What is certain, is that McCrae was not picturing a verdant landscape filled with red flowers, but a once-pastoral scene now turned to horror, the image of the Canadian soldiers standing in Flander's Fields. The poppies McCrae suggests are likely the ones which drop their seeds "in the silence and the gloom." We need the poetry of all these writers to properly reflect upon the nature of war. One perspective will not do, or we fail in our remembrance. If we remember only the glory of war, we fail the memory of Wilfred Owen. If we are dismissive of those who fought for the freedom to "wage peace," then we fail the memory of John McCrae, who asked us to "take up our quarrel with the foe." I suppose so long as we see the foe as another human being, we are doomed to honor this day with front pages devoted to the immediate conflict. My hope is that we might some day only have the past to reflect upon, to remember.

Monday, November 09, 2009

It's beginning to look a lot like season

The year has nearly passed, and of the movies I wanted to see in theatres, I've seen about half. With the Christmas movie season approaching, however, the list of films I'd like to see sooner, rather than later, has grown. While last Christmas was a bit of a deadzone, this year is shaping up to be awesome. Here's my list of films to grab in theater while I'm in Kelowna over the holidays.

Sherlock Holmes: Robert Downey Jr. and Jude Law as the world's greatest detective and the admirable Dr. Watson. The trailers display little to no adherence to Sir Arthur Conan Doyle's literary corpus: Hollywood neo-Victorian thrillride, I presume?

The Road: I read the book last Christmas, and I'll get to see the movie this Christmas. Viggo Mortensen seems a great choice for the father in this utterly bleak dystopic tale of a future where family is not only all that matters, but all one has left. For all who feel overwhelmed by the sentimentality of North American Christmas, this one's for you.

The Imaginarium of Doctor Parnassus: I liked the last Terry Gilliam movie Heath Ledger was in, despite all the bad reviews it got, so I can't really see the downside of this phantasmagoric eye-candy, combined with  performances by several of my favorite actors. It seems a more appropriate swan-song for the late Ledger to be remembered by than the admirably played but ultimately dark Joker in Dark Knight.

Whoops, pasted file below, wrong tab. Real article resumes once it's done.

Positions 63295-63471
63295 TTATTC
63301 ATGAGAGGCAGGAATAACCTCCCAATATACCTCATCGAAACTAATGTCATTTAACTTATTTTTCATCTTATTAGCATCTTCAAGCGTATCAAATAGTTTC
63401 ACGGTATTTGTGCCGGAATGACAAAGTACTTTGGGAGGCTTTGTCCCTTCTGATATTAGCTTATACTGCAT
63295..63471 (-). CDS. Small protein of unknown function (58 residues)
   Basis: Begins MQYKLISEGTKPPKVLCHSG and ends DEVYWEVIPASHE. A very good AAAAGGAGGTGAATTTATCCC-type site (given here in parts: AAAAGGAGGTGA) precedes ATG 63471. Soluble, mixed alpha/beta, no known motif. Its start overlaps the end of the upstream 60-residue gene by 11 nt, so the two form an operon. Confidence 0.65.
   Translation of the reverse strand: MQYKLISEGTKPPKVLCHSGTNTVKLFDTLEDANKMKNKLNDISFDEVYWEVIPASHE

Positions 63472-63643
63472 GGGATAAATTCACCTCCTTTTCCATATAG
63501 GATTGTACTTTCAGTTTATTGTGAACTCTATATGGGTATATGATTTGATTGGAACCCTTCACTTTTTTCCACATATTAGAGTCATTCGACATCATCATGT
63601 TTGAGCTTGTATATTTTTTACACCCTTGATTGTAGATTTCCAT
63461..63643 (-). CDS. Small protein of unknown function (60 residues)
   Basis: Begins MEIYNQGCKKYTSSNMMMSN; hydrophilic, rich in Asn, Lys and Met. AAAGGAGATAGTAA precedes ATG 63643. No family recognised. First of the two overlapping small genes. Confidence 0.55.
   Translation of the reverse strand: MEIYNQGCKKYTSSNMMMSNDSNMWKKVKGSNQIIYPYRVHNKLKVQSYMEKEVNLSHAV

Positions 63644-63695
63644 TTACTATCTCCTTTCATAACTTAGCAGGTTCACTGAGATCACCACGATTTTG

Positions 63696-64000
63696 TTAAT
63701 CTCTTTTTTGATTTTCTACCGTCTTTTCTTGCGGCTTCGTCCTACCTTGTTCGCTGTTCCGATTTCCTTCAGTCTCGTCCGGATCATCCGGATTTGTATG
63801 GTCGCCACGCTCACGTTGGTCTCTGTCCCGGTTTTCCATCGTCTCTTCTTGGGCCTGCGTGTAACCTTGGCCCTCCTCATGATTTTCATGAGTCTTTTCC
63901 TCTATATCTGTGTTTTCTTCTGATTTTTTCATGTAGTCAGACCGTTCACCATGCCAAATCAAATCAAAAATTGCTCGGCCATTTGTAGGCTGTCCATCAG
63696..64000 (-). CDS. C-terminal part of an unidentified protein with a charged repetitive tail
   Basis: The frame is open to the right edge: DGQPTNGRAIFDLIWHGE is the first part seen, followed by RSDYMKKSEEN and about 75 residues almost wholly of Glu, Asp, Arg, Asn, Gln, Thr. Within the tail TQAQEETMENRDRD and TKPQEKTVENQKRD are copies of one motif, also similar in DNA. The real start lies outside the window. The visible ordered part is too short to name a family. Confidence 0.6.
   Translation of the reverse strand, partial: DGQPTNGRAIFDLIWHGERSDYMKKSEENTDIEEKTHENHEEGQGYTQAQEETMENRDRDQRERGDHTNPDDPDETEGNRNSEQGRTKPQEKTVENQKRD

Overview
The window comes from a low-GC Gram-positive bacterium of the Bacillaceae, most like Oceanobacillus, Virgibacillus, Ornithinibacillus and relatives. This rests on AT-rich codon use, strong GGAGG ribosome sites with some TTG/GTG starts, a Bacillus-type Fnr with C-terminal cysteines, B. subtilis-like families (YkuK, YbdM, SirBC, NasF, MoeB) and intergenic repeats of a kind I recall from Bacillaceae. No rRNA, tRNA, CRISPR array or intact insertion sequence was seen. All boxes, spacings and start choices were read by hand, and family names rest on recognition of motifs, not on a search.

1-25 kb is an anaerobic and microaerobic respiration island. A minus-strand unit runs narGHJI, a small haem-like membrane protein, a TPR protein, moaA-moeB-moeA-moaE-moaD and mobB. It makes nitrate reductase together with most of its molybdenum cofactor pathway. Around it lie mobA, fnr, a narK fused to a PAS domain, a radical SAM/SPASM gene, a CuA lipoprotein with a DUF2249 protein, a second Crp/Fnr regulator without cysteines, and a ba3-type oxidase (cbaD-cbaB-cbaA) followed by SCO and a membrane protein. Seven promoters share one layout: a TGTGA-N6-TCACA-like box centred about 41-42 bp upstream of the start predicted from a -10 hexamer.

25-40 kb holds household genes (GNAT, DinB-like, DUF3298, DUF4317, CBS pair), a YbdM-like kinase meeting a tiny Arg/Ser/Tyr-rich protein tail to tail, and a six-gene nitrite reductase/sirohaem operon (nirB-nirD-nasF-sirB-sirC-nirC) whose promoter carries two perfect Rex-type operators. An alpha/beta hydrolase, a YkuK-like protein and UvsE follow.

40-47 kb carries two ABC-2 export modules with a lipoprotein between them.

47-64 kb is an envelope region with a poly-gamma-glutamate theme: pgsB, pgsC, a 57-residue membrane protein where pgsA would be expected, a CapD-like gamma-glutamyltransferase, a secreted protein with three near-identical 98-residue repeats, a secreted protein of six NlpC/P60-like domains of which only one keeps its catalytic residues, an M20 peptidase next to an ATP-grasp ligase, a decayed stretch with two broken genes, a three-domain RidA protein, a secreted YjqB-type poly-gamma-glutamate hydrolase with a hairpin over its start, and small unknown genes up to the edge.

Christmas Carol: This one is going to take a lot of hits from the critics, but I loved Polar Express and Beowulf, so I'm not turned off to Zemeckis' CGI approach to his last few films. I've also heard rumor that the dialogue is very true to Dickens, as is the film's grim tone. Jim Carey has transcended makeup and masks before; I'm looking forward to watching his performance shine through motion-capture too.

Avatar: While I haven't yet forgiven James Cameron for fighting The Last Airbender for the title of this film, the trailers look amazing enough to cover over all wrongs. Plus, it's the first film one of the most brilliant talents in Hollywood has made that didn't involve shooting marine documentaries, so I'm not complaining. It's probably the one I'm most excited about. I don't think James Cameron has made a movie since Pirahna 2: The Spawning I wasn't blown away by.

Twilight Saga: New Moon: I'm man enough to admit when I'm wrong, and I just can't get enough of Stephanie Myer's supernatural hotties and their post-adolescent adventures...

Yeah, right. Hopefully all the Twilight-teens will keep the other theaters clear to see the movies I want to see.

Saturday, October 31, 2009

I am the Zombie Emperor! Or, Why I got my H1N1 shot

So everyone has been asking me this past week why I bothered to get immunized against H1N1. Is it because I'm a critical thinker and know that despite the fact that several people have died from Hamthrax, no one has died from an immunization? Is it because I'm a responsible parent and I don't want to live my life regretting a flagrant disregard for my children's safety? Or is it because I'm an educator who comes into contact with numerous individuals every day who could make me sick with just about anything?


It's because I heard it's a government conspiracy to turn us into zombies. The way I see it, if that's true, then we're all screwed anyhow, and the sooner I get on the zombie bandwagon, the better off I'll be.

Point one: if I take my whole family, then we can all be zombies. No moment of indecision about whether or not to take a chainsaw to a loved one if you all go undead at the same time. The family that slays together, stays together...and vice versa.

Point two: I would rather be made into a zombie with a needle. It hurts, but not like having a zombie take a chunk out of your bicep, or eviscerating you, or eating you alive. I'm pretty sure those hurt worse than the pin prick.